In the early 20th century, social movements were mostly studied as a form of collective behavior, and this line of research was heavily influenced by the insights of crowd psychology. It was feared that individuals would lose their rationality once they participated in crowds because they would give in to a propensity to follow crowd leaders. Collective behavior could easily lead to mass gatherings, mobs, riots, and even forms of collective violence. This kind of crowd behavior was considered a potential threat to the stability of the political system. This negative conception of social movements can be explained by two distinct elements. On one hand, it should be remembered that this era indeed witnessed a number of unruly forms of participation, leading to political violence, attacks, and other forms of social disruption. On the other hand, it was also clear that sociologists and political scientists apparently identified with the current political and social order, seeing attempts to change the structure of society as a threat to political stability. In other scientific disciplines, too, an elite distrust of mass behavior was quite clearly present during this period. This conservative outlook was especially present in the seminal work of the French social psychologist Gustave Le Bon (1841–1931). In his work published in English under the title The Crowd (1895/1977), Le Bon stated that participants in mass gatherings displayed a tendency to behave in a herd-like manner, blindly following their leaders. The stability of society was ensured by a rational elite that was able to oppose the claims of unruly mobs.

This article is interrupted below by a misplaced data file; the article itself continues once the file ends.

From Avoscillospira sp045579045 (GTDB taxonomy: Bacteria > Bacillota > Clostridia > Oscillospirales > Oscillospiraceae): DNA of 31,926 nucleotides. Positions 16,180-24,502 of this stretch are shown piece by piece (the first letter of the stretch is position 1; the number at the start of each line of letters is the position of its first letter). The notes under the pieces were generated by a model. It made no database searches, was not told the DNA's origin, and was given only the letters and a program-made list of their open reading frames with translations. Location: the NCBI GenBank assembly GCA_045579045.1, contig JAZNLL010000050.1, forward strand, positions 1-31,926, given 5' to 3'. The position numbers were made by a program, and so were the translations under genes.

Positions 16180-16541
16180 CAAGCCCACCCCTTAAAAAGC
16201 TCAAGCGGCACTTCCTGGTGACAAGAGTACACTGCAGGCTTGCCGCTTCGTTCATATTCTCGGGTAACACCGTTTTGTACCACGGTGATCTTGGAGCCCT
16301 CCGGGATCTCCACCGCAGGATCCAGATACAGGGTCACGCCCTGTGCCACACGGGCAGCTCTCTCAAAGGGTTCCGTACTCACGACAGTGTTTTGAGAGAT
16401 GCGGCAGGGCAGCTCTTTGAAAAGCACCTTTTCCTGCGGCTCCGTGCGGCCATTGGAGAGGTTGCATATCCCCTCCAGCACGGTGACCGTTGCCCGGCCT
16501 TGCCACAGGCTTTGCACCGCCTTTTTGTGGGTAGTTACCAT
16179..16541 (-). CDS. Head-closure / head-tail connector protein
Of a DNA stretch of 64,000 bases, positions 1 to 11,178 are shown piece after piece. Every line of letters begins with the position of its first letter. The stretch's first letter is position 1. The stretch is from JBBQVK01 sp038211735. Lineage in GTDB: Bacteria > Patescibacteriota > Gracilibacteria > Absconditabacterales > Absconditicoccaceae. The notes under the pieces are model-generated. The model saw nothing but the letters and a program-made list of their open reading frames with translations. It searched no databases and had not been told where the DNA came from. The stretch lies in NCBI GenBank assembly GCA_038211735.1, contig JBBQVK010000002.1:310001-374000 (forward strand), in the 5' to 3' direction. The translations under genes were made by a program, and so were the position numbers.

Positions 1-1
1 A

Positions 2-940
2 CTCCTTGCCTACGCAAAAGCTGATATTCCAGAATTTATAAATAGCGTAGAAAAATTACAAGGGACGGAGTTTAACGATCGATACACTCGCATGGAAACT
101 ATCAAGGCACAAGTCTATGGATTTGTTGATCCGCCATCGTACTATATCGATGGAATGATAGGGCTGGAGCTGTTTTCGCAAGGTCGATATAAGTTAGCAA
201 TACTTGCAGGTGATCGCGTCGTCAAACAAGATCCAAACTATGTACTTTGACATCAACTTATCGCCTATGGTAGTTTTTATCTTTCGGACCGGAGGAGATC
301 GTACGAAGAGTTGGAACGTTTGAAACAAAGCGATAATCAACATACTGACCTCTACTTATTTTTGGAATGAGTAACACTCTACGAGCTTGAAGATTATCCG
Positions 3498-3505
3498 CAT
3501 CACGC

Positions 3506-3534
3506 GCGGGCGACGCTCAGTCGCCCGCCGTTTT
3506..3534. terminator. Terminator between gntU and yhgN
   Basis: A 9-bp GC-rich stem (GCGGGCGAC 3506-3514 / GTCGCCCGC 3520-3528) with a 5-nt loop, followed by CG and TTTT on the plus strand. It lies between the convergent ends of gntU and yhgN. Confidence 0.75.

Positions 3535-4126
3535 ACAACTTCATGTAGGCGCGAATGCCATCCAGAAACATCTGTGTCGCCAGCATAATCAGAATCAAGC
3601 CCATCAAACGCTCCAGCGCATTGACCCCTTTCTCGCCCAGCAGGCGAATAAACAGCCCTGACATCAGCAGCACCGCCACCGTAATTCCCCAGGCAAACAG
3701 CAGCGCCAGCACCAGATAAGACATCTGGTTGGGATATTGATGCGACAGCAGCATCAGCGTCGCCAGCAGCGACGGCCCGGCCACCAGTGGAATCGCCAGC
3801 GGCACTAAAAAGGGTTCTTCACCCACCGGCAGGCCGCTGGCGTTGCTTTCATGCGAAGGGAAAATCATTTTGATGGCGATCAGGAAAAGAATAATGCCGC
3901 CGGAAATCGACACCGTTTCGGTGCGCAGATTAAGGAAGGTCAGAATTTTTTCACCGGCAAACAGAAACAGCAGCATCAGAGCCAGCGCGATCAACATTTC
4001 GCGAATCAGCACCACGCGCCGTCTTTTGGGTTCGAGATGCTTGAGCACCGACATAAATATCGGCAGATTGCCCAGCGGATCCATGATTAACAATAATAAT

This negative outlook toward mass participation was questioned strongly in the 1959 volume The Politics of Mass Society, by Berkeley sociologist William Kornhauser (1959/2008). Kornhauser radically reversed the Le Bon framework. He argued that individual and passive citizens normally feel isolated from the social order because they are powerless to bring about social change on their own. Their participation in social movements, on the other hand, leads to a feeling of empowerment because it allows them to reach collective goals and to bring about social change. As such, social movements actually contribute to the social order by providing a mechanism for social innovation and social integration. Without social movements, citizens feel isolated and alienated from the social order. While some social movements might aim to overthrow the social order, other movements are aimed at implementing reforms that could ensure the long-term stability of society and bring the functioning of society in line with its professed value preferences.
The civil rights movement and the student uprisings of the 1960s, however, clearly forced political scientists to reconsider their view on social movements in a more profound manner as it became clear that these movements did not recruit just alienated members of society, and it became equally clear that these social movements would have profound political and social consequences. For the first time, academics themselves started to participate actively in these kinds of movements. It has to be noted in this respect that the writings of social historians such as Charles Tilly, E. P. Thompson, and E. J. Hobsbawm can be considered as pioneering contributions to this line of study, with an influence that was present in various scientific disciplines. In 1964, for example, Tilly published his seminal study on the counterrevolutionary uprising in the Vendée in 1793, explaining this movement by stressing the economic and structural strains the population of that region of France experienced. Other historians also arrived at the conclusion that uprisings no longer should be seen as just an emotional reaction, devoid of historical or political meaning, but that they actually could be interpreted as the result of a number of structural social changes. English historians stressed the moral indignation over economic injustice that gave rise to protest behavior in the 18th century. The writings of these social historians also had a profound influence on the way political scientists came to regard social movements.